Vulnerability in Kerberos Allows Elevation of Privilege
Recently, Microsoft has released a security update (MS14-068) for Windows Server. The patched vulnerability is in the Windows Kerberos Key Distribution Center (KDC), which generates the session tickets to identities within Active Directory while accessing the Domain’s resources. When clients request access to a resource, they contact the ticket-granting service in the target resource domain, present their TGT, and ask for a session ticket to the resource. This ticket is valid for the period of ‘Maximum lifetime for service ticket’ setting, as defined in the Kerberos policy of the domain (default is 10 hours).
The vulnerability allows the attacker to elevate a standard (unprivileged) domain user account (validated domain account) to the level of ‘Domain Admins’ accounts by allowing remote authenticated domain users to obtain domain administrator privileges via a forged Kerberos session ticket containing a tempered PAC (Privilege Attribute Certificate) structure.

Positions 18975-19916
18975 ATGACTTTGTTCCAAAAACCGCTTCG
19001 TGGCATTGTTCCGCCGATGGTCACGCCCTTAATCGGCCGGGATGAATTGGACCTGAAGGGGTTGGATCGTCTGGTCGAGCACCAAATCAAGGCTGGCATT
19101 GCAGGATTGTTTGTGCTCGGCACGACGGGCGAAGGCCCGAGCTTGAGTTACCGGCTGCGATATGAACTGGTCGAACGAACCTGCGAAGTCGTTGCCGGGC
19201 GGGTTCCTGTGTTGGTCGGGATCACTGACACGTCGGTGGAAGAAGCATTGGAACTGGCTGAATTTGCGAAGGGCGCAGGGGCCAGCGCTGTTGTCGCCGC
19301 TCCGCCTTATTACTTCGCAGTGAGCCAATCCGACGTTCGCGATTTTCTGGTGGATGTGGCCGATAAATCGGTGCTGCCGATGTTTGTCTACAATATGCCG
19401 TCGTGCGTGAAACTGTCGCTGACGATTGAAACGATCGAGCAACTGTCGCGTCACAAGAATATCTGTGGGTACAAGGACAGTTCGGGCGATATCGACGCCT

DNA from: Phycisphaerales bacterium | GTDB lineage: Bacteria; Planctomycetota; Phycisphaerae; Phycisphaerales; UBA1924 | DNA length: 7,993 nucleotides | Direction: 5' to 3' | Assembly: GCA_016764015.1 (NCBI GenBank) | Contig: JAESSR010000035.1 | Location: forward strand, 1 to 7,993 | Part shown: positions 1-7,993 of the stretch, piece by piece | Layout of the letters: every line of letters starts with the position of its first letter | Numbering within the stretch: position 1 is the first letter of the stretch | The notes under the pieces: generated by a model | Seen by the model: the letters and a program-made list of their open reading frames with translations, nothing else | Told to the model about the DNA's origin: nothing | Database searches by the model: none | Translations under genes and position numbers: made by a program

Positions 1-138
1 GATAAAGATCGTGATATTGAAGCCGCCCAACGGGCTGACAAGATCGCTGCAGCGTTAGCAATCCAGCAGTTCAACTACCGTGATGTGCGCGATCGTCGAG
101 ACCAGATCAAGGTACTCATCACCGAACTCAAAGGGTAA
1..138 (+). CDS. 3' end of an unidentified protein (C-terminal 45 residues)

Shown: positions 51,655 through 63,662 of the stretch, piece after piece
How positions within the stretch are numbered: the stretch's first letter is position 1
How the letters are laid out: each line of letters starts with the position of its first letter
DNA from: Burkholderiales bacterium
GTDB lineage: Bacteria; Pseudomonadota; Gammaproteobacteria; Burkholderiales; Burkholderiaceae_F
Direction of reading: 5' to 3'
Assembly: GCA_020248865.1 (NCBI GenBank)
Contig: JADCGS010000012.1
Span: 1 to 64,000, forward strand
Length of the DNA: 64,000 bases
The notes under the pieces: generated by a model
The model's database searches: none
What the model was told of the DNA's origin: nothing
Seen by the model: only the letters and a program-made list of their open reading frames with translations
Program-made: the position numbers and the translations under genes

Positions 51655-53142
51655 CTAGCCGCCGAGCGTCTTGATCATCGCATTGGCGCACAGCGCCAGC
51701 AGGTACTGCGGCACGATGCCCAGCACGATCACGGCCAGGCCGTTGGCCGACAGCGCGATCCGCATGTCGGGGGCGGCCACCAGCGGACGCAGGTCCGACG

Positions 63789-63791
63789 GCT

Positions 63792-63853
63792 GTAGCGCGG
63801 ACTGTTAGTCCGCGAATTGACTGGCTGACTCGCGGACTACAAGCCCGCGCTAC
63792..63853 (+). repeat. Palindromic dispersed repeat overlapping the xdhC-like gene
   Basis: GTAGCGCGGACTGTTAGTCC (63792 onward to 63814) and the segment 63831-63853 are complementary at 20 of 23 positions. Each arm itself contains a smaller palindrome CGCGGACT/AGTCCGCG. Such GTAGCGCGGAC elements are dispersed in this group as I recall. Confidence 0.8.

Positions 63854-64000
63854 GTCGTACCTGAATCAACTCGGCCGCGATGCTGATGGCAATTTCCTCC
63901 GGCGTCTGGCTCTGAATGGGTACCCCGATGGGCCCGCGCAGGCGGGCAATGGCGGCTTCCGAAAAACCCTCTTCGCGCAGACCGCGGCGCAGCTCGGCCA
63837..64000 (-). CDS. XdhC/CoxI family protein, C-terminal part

This update is rated as Critical for all supported editions of Microsoft Windows Server 2003 2012 R2 and is delivered to Windows Clients 7 SP1 8.1 as a preventative step (no security impact). Domain controllers that are configured to act as a Kerberos Key Distribution Center are primarily at risk. The update addresses the vulnerability by correcting signature verification behavior in Windows implementations of Kerberos.
The vulnerability was reported to Microsoft by the Qualcomm Information Security & Risk Management team.
This security vulnerability comes out just a week after another security vulnerability in Active Directory component (Microsoft Secure Channel Schannel) reported (MS14-066, CVE-2014-6321).